Thursday, August 02, 2007

This is why they dope

Because the odds are stacked against getting caught.

How many blood tests for EPO or blood doping do you think were run during the Tour de France?

A grand total of forty post-race blood tests, according to this article. I'm assuming that's for a full blood workup for EPO, exogenous RBCs/blood doping, etc. They do more hematocrits than that before the Tour, but those are simple and easy to do and all you need to stay out of trouble do is to keep your values within normal ranges.

Let's see, let's assume they tested 20 stage winners of 20 stages. That leaves 20 random tests for the entire rest of the peloton during the tour.

For an average of about 160 riders riding 20 stages. Or about 3200 rider-stages.

Just don't win a stage and you have less than 1 percent chance of getting blood-tested on any given stage. There's perhaps a 80-90% chance that you won't get blood-tested at all during the Tour on any stage. And as I understand it, if the test isn't administered within a few days after EPO administration, it won't detect it.

Or even if all the tests were given randomly, there's still less than a 2% chance of getting blood-tested on any given day.

And let's see, those 40 blood tests netted something like a 5% hit rate - Vinokourov for blood doping and Mayo for EPO. If the whole peloton is doping at that frequency, there are somewhere between 6 to 8 other riders in the Tour who would have tested positive for EPO or blood doping. If they were tested, that is. All the other testing (400 pre-stage "blood screens", 140 post-stage urine tests) netted only a couple positives, Moreni and Sinkewitz, correct? (0.4% hit rate). Seems like it would be appropriate to concentrate the tests where they're yielding results, i.e., positives. (Although Floyd Landis's disputed positive test from last year was on a post-stage urine sample).

Yes, the idiocy continues, and will continue as long as there are pretty good odds if you dope you won't get caught.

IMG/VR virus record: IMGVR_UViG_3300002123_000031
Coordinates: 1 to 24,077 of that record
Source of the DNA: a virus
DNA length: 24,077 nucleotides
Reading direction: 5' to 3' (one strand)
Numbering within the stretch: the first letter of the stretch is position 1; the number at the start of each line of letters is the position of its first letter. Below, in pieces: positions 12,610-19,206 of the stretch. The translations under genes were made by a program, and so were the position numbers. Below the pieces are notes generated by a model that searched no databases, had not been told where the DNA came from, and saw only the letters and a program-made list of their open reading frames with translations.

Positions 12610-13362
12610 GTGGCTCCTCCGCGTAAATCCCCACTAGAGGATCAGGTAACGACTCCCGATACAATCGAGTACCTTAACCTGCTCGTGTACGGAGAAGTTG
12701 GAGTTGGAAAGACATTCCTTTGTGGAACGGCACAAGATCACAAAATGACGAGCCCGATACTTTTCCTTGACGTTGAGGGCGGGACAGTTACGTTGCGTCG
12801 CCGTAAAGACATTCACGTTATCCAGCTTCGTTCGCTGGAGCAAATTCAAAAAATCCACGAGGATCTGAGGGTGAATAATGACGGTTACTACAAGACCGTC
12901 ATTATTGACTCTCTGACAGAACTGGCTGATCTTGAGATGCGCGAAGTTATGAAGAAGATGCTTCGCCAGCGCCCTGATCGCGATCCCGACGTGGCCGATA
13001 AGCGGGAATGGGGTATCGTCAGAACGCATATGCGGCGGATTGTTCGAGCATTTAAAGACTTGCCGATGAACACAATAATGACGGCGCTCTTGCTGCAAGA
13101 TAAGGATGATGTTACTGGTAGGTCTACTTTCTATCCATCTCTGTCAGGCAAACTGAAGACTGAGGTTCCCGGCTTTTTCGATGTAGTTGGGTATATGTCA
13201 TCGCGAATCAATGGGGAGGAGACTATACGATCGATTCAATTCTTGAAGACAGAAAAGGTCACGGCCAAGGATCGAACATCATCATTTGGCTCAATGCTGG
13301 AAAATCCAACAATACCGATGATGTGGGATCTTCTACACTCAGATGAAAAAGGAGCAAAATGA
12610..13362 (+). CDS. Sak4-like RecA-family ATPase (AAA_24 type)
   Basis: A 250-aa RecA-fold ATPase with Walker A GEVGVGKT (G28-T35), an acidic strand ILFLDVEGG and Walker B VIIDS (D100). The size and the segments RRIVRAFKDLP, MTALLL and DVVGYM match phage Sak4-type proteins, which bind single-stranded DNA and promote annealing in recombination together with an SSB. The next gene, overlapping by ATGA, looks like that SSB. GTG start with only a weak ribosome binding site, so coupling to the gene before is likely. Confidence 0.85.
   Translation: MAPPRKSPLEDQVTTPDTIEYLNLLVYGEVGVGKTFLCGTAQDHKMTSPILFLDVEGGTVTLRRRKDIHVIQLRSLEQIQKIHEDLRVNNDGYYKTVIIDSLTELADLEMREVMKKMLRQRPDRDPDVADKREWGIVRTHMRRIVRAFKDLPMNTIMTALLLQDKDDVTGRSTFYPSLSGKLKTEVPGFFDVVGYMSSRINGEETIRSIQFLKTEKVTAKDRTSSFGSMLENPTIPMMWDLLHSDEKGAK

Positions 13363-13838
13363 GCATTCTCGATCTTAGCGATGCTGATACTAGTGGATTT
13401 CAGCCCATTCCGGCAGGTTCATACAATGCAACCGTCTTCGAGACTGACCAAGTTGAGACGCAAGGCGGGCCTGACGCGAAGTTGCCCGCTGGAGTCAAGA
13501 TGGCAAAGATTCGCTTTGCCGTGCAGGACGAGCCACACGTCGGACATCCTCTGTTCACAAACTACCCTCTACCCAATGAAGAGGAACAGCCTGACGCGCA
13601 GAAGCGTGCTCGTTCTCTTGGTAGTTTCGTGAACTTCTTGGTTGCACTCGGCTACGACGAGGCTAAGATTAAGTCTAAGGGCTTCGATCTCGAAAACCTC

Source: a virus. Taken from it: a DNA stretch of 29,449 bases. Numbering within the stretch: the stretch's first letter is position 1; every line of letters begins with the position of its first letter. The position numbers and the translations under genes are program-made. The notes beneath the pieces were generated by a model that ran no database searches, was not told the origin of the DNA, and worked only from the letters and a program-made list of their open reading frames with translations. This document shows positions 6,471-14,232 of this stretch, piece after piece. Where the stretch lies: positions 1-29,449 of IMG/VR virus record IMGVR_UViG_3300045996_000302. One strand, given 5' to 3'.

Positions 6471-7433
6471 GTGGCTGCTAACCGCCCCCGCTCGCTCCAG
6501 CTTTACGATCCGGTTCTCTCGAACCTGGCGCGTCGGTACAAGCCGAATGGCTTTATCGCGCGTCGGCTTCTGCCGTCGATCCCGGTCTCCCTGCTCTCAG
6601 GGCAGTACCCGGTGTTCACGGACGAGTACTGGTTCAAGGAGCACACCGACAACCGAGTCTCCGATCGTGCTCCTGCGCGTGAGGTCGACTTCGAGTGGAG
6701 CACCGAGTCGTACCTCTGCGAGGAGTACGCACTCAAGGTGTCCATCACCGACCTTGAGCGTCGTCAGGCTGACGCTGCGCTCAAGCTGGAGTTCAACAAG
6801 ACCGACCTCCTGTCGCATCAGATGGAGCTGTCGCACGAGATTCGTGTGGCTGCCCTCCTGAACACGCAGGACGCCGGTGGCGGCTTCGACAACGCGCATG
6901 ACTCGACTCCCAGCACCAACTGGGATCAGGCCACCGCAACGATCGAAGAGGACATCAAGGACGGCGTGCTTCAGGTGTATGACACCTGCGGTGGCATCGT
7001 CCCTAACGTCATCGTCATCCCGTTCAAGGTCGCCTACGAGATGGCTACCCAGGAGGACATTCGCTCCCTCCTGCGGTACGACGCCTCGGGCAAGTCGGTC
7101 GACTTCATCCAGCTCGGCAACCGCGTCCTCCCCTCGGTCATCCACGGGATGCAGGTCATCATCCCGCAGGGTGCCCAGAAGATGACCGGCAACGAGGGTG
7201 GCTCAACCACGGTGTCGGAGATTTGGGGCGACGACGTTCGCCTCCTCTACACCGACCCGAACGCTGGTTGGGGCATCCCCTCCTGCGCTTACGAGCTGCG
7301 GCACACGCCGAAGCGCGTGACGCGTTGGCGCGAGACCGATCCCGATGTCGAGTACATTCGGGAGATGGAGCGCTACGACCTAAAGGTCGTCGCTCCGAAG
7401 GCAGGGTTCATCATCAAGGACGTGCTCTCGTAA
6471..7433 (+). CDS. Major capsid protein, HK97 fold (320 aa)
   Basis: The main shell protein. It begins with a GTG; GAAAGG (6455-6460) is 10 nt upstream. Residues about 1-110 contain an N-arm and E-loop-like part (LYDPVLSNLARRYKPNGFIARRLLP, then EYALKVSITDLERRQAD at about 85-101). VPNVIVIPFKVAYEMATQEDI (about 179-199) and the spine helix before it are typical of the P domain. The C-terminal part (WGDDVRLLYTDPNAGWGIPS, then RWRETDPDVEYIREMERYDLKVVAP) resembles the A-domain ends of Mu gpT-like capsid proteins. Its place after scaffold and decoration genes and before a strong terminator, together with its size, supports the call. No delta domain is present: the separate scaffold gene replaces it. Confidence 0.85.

Why not just hire twenty certified phlebotomists and delay the start of the toughest Pyrenees stage by an hour next year and pull blood from every rider? And make sure all the samples are analyzed and results announced before they roll into Paris. Preferably by a lab that follows rigorously correct scientific procedures. Yeah, it would be expensive to run all those tests. So? How expensive is all the bad publicity and infighting and accusations and uncertainty?

Update: A step in the right direction - The Tour of Spain organizers have announced that they will conduct at least 40 blood tests for EPO among 80 or more unannounced tests, and "On Aug. 30, when all the riders are assembled for the start in Vigo, a medical team will submit every participant to a health and doping test."

And how about EPO and blood doping tests on the top twenty riders in the standings for both the general and mountains classifications immediately before or after the toughest mountain stage of the Tour? That would show they're really serious about weeding out any drug cheats.


Sinkewitz tested positive for elevated levels of testosterone on June 8, 2007. An Out-of-Competition test conducted by a German [anti-doping] agency. So he tested positive before the Tour de France, but competed in the race.
Oh yeah, good point! That does change the numbers. So that's only 1 positive during the Tour testing for 540 urine tests and "blood screens" (whatever that is - I'm guessing just a hematocrit).

Versus 2 positives for 40 post-stage blood samples.
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